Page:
The Karnataka government had set up the 6-member committee in mid-April to analyse the Covid-19 data from the southern state and across the country to study the epidemiology of the virus cases, how different patients got infected, what measures for breaking the chain and suggest changes, if required.

Though testing of swab samples to find who got the virus was less and results took longer time due to shortage of diagnostic labs, the stringent lockdown forced most of the people across the country to stay home, wash hands frequently and maintain social distancing at any cost.

“When lockdown was lifted and unlock 1.0 began on June 1, like a genie coming out of a bottle, thousands of citizens stepped out of houses, violated the norms and exposed themselves to the infection. With people travelling again in cities and states in their vehicles, buses, cabs and autos, select trains and flights, the number of citizens who tested positive soared by the day, as they too contracted the virus for violating the norms such as failing to isolate, quarantine and get treated if they were asymptomatic or get admitted in any designated hospital if they were symptomatic,” noted epidemiologist Giridhar Babu.

For instance, till the lockdown was in force up to May 31, the southern state with 7 crore population had just 3,221 positive cases and Bengaluru only 358 cases out of 1.2 crore (120 lakh) people. By June 30, the numbers shot up to 15,242 for state and 4,555 for the city.

“Within a fortnight by July 14, the cases shot up to 44,077 and 20,969, to a whopping 71,069 and 34,943 by July 19 or 5 days during unlock 2.0 and to a massive 1,64,924 and it is now 69,572 as on August 6 in Unlock 3.0,” Babu recalled.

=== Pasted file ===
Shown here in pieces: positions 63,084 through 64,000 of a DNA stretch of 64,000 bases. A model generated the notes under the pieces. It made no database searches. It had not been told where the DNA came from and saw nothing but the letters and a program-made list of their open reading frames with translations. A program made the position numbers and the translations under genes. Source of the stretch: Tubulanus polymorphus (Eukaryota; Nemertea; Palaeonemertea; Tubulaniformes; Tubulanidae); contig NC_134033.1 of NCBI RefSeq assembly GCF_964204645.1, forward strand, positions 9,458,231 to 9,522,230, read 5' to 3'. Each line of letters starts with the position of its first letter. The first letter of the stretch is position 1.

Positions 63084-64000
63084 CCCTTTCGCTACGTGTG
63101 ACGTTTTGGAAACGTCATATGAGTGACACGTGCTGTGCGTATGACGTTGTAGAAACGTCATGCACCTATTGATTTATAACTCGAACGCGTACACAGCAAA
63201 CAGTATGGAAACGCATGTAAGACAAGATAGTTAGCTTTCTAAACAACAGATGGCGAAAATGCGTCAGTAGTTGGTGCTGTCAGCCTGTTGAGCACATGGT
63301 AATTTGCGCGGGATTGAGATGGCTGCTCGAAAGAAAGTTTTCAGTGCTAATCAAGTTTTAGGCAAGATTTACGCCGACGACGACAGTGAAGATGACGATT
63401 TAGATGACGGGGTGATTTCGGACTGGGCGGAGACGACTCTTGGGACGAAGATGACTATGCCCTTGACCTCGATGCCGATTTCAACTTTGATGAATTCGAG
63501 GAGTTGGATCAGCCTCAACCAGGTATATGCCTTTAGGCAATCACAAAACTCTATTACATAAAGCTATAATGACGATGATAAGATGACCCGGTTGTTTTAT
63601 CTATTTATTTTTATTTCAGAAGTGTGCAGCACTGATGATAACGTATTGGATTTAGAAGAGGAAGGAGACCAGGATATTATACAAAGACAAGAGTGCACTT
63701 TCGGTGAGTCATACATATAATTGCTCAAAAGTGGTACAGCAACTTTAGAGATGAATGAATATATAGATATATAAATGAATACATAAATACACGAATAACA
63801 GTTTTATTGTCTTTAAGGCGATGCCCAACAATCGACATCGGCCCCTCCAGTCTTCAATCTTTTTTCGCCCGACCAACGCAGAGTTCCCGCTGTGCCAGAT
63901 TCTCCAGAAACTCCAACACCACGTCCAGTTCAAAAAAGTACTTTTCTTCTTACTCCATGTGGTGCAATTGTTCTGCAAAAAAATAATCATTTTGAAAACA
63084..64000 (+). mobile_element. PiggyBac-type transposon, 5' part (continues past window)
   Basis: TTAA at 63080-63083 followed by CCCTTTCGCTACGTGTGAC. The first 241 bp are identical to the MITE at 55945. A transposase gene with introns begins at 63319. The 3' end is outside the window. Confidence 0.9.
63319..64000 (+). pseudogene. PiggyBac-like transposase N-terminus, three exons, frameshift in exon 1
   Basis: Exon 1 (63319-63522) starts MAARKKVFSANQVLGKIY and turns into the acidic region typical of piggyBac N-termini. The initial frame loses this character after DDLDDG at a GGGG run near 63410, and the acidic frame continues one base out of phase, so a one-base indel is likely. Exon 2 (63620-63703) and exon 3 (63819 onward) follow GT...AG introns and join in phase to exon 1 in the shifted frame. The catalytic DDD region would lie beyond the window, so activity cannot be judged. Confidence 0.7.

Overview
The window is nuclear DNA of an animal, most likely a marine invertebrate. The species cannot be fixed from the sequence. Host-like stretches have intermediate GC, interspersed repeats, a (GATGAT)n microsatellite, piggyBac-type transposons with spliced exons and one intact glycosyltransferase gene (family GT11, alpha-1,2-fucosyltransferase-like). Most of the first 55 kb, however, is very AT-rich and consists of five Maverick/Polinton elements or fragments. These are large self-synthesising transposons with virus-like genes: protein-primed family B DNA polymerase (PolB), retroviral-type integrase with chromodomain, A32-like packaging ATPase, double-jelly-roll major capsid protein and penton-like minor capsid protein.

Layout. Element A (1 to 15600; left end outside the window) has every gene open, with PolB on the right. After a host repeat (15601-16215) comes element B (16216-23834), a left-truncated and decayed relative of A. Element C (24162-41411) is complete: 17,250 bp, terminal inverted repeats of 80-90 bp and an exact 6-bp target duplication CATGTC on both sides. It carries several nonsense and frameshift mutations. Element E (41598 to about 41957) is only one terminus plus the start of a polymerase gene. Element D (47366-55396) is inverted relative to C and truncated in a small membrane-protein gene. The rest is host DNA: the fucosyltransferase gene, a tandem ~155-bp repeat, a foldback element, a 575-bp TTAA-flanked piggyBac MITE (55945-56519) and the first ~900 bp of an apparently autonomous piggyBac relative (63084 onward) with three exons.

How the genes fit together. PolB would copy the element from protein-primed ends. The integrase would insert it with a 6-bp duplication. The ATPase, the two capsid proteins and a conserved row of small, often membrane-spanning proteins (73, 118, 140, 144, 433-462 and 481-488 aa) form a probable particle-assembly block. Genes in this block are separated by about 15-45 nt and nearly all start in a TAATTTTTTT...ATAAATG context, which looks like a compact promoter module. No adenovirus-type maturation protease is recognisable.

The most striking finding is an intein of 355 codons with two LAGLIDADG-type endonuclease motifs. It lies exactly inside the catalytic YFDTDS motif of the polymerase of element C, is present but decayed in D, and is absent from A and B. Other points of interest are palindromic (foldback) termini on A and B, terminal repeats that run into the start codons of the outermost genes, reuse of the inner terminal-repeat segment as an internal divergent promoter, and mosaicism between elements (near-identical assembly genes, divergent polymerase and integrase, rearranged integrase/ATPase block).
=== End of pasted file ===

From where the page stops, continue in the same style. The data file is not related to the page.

Babu is also a member of the task force and faculty of the New Delhi-based Public Health Foundation of India.

With hundreds of people returning from most-infected neighouring states like Maharashtra, Tamil Nadu and Andhra Pradesh in cars, buses, trains or flights, the number of Covid cases zoomed in the state, especially in this tech hub by the day as they carried the virus like super spreaders and became a source of local transmission.

“Though a 9-day lockdown was again re-imposed from July 14 to July 22 in this tech city, 4 Sundays in July and night curfew was maintained till July 31, there was no let-up in the cases as they continue to climb, while recoveries also have been going up steadily,” reiterated Babu.

Admitting that lockdowns, shutdowns and night curfew do not reduce the cases but only delay them, noted pediatric cardiologist Vijayalakshmi I. Balekundri told IANS that the only way to be safe from the dreadful pandemic was to do “SMS” (sanitization of hands, mask-wearing and social distancing) as corona virus was a communicable disease and fatal as it attacks the respiratory system (lungs) and affects all other vital organs of the body.

“The onus of winning the war against the pandemic is more on 130-crore+ citizens than anyone else across the country. God helps those who help themselves is an old adage, as each has to take care of himself or herself from being infected by the virus till a vaccine is found, because it is preventable but not curable,” Balekundri said.

The Bengaluru Medical College and Research Institute Emeritus Professor said though all five fingers are not same or equal, they become a force as a fist when together and converge themselves into a weapon.

“Similarly, the thumb is for mask, index finger for washing hands, middle finger for social distancing, ring finger for maintaining toilet hygiene and little finger to avoid travelling to the extent possible or unless warranted,” Balekundri added.

By Fakir Balaji